• [0274]
    In other words, the write commands from the host unit include the following, for example.
  • [0275]
    #I1. Write Command: LBA=0h/No. of Blocks=20h: Zone 0
  • [0276]
    #I2. Write Command: LBA=20h/No. of Blocks=20h: Zone 0
  • [0277]
    #I3. Write Command: LBA=2000h/No. of Blocks=20h: Zone 2
  • [0278]
    #H1. Write Command: LBA=1100h/No. of Blocks=20h: Zone 5
  • [0279]
    #H2. Write Command: LBA=1120h/No. of Blocks=20h: Zone 5
  • [0280]
    #H3. Write Command: LBA=1140h/No. of Blocks=20h: Zone 5
  • [0281]
    #H4. Write Command: LBA=1160h/No. of Blocks=20h: Zone 5
  • [0282]
    #H5. Write Command: LBA=1180h/No. of Blocks=20h: Zone 5
  • [0283]
    #H6. Write Command: LBA=11A0h/No. of Blocks=20h: Zone 5
  • [0284]
    #H7. Write Command: LBA=11C0h/No. of Blocks=20h: Zone 5
  • [0285]
    #H8. Write Command: LBA=11E0h/No. of Blocks=20h: Zone 5
  • [0286]
    #H9. Write Command: LBA=1200h/No. of Blocks=20h: Zone 5
  • [0287]
    #H10.Write Command: LBA=1220h/No. of Blocks=20h: Zone 5
  • [0288]
    #H11.Write Command: LBA=1240h/No. of Blocks=20h: Zone 5
  • [0289]
    #H12.Write Command: LBA=1260h/No. of Blocks=20h: Zone 5
  • [0290]
    #H13.Write Command: LBA=1280h/No. of Blocks=20h: Zone 5
  • [0291]
    . . . #Hn. Write Command: LBA=(1100h+20hn)/No. of Blocks=20h: Zone 5
  • [0292]
    In this case, when the conditions for changing the rotational speed are satisfied by the write commands #H1, . . . , the rotational speed is not changed when the DRAM holds the write data for the zones other than the zone in which the rotational speed is to be changed, and the write data for the zones other than the zone in which the rotational speed is to be changed are written to the optical disk 72 with priority at the existing rotational speed. In other words, the write data of the write commands #I1 and #I2 are written in the zone 0, and the write data of the write command #I3 are written in the zone 2. After all of the write data for the zones other than the zone in which the rotational speed is to be changed are written to the optical disk 72, the write data for the zone in which the rotational speed is to be changed are written to the optical disk 72 after increasing the rotational speed. As a result, the write data of the write commands #H1, . . . are written in the zone 5 after increasing the rotational speed.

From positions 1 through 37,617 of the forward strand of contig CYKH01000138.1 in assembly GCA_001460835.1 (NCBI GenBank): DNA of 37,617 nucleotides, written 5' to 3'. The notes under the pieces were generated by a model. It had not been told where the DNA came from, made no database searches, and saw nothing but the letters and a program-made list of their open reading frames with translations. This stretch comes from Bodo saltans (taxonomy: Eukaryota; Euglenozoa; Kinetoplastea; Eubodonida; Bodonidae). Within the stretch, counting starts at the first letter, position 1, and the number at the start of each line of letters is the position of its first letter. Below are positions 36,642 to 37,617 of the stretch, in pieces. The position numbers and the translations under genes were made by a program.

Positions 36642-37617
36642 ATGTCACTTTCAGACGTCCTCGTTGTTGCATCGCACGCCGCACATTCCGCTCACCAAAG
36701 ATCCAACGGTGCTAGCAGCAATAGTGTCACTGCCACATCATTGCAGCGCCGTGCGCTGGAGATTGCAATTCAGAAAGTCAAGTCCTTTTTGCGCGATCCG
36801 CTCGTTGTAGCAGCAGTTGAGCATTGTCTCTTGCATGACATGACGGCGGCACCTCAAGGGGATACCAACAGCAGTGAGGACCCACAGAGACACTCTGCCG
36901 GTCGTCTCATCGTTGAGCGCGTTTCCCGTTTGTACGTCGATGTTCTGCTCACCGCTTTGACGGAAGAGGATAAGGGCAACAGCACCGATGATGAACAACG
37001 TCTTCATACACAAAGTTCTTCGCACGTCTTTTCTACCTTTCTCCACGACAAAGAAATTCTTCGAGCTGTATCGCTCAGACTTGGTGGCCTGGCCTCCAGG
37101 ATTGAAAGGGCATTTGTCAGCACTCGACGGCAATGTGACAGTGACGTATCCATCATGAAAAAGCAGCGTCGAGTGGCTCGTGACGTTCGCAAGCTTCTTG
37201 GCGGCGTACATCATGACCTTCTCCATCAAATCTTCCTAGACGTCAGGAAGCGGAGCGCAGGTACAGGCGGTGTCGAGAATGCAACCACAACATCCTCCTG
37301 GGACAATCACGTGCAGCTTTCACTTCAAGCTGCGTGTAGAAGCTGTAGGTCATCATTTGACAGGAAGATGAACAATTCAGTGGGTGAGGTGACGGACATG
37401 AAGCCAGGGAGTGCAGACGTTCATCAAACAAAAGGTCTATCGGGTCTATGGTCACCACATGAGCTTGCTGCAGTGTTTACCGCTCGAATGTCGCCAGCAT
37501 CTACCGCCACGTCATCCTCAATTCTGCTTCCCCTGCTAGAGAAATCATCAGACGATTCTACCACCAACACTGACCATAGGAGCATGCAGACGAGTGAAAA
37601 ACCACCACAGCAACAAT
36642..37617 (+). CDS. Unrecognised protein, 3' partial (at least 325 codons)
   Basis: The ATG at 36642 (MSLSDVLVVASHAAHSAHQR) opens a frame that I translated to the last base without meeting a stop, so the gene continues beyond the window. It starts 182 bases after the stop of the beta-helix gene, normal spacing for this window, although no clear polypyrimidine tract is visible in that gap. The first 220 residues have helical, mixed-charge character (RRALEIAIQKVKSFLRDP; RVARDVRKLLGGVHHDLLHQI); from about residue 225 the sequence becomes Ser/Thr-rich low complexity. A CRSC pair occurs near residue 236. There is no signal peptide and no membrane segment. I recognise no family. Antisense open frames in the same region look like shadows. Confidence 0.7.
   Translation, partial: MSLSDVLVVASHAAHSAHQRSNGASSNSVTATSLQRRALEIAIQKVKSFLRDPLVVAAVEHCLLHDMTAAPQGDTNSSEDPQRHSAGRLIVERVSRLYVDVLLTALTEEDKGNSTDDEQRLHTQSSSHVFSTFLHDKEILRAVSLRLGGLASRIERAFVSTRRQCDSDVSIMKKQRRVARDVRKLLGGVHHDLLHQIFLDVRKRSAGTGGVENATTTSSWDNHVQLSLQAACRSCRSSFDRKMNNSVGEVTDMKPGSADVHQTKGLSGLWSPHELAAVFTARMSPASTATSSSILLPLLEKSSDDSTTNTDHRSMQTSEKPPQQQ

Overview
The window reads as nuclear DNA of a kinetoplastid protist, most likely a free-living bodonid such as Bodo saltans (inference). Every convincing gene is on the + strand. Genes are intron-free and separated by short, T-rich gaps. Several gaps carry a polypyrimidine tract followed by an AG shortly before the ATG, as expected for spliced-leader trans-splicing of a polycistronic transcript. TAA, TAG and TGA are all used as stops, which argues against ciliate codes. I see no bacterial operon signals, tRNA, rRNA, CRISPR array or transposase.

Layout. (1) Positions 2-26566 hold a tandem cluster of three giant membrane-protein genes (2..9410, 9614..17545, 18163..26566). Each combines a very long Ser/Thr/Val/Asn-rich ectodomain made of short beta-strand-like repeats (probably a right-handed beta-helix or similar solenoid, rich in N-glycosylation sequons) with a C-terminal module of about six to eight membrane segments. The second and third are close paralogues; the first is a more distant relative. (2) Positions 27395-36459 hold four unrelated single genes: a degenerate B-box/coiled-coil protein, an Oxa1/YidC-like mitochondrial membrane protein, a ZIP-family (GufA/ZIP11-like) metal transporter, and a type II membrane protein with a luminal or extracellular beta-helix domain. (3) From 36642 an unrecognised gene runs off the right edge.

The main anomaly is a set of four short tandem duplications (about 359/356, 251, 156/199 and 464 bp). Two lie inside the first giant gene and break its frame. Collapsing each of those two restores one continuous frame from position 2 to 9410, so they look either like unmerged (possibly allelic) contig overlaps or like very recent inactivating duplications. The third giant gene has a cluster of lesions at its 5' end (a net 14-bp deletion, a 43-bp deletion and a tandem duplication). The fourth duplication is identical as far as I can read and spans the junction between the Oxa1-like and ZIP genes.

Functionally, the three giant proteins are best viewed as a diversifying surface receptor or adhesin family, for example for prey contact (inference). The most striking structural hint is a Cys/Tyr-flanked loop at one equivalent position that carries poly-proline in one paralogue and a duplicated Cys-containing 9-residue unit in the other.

• [0293]
    Therefore, when consecutive write commands are received from the host unit in the fourth embodiment described above, for example, the write with respect to the other zones is carried out with priority at the existing (present) rotational speed, if the write data of the write commands with respect to the other zones are held in the DRAM and the conditions for changing the rotational speed are satisfied by the consecutive write commands. Consequently, it is possible to reduce the number of times the rotational speed is changed, so as to prevent the deterioration of the performance caused by the change of the rotational speed.
  • [0294]
    In the embodiments described above, the present invention is applied to an optical disk unit which uses a magneto-optical disk. However, the present invention is of course similarly applicable to apparatuses which use disk-shaped recording media such as phase-change type optical disks and magnetic disks. In addition, the shape of the recording medium is not limited to the disk-shape, and the recording medium may have a card-shape or the like with a spiral track or concentric tracks formed similarly to the optical disk of the above described embodiments.
  • [0295]
    Further, the present invention is not limited to these embodiments, but various variations and modifications may be made without departing from the scope of the present invention.
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Referenced by
Citing PatentFiling datePublication dateApplicantTitle
US8547810 *Oct 27, 2006Oct 1, 2013Fujitsu Ten LimitedRecording and reproducing device, recording and reproducing method, and vehicle-mounted recording and reproducing device
US20070189726 *Oct 27, 2006Aug 16, 2007Fujitsu Ten LimitedRecording and reproducing device, recording and reproducing method, and vehicle-mounted recording and reproducing device
Classifications
U.S. Classification369/47.4, 369/53.37, G9B/19.042
International ClassificationG11B19/28, G11B19/26, G11B20/10
Cooperative ClassificationG11B19/26
European ClassificationG11B19/26
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Effective date: 20100314